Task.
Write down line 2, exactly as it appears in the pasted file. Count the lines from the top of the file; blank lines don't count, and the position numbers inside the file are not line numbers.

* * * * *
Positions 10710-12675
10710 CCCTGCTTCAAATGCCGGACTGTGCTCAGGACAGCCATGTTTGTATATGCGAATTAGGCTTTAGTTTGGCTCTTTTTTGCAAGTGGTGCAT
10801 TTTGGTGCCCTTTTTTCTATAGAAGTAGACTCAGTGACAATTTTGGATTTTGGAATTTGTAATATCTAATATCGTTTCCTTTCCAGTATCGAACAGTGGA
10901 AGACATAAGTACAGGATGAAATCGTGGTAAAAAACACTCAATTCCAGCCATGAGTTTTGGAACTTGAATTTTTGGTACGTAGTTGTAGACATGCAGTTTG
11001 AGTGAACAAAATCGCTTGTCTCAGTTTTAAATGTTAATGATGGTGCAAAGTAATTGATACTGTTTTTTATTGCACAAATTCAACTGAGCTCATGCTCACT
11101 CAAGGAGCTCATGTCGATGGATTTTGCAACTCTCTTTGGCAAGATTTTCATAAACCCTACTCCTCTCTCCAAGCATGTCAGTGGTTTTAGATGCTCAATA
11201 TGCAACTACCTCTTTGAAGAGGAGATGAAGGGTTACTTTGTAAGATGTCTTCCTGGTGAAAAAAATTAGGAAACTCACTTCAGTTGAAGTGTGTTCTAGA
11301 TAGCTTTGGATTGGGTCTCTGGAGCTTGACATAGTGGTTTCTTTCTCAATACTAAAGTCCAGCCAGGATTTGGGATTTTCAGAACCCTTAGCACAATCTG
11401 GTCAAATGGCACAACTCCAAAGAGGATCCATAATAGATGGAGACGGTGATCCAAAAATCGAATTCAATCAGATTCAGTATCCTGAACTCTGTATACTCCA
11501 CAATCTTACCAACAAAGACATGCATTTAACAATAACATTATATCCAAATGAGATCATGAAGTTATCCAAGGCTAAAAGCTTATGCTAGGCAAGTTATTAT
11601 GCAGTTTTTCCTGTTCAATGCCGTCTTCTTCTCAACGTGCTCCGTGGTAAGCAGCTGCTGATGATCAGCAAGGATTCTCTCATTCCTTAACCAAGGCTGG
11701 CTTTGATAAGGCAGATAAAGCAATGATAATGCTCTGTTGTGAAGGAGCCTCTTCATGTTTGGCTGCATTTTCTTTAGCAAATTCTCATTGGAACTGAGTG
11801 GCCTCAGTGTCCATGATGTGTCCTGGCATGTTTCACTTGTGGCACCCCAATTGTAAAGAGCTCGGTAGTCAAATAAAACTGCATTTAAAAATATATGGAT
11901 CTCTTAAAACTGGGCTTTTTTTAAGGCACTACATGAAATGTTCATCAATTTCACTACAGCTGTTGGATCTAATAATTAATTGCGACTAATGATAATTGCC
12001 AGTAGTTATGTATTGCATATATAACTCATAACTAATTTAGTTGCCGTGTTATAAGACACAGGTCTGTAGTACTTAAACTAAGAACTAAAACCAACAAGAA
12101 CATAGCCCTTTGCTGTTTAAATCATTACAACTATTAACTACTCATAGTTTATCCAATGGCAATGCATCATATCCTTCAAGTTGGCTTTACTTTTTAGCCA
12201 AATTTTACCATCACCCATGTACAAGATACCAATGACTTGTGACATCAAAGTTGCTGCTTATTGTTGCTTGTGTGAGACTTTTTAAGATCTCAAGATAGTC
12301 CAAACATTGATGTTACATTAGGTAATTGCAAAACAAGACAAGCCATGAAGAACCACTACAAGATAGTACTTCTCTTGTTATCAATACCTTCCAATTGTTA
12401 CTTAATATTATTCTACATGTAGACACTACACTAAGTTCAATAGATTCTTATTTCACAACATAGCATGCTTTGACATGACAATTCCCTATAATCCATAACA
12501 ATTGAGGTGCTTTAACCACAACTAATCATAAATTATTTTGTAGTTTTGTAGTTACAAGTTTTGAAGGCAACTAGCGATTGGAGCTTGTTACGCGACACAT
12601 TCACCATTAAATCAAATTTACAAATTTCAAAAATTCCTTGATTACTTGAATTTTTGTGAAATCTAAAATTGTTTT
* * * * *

10710 CCCTGCTTCAAATGCCGGACTGTGCTCAGGACAGCCATGTTTGTATATGCGAATTAGGCTTTAGTTTGGCTCTTTTTTGCAAGTGGTGCAT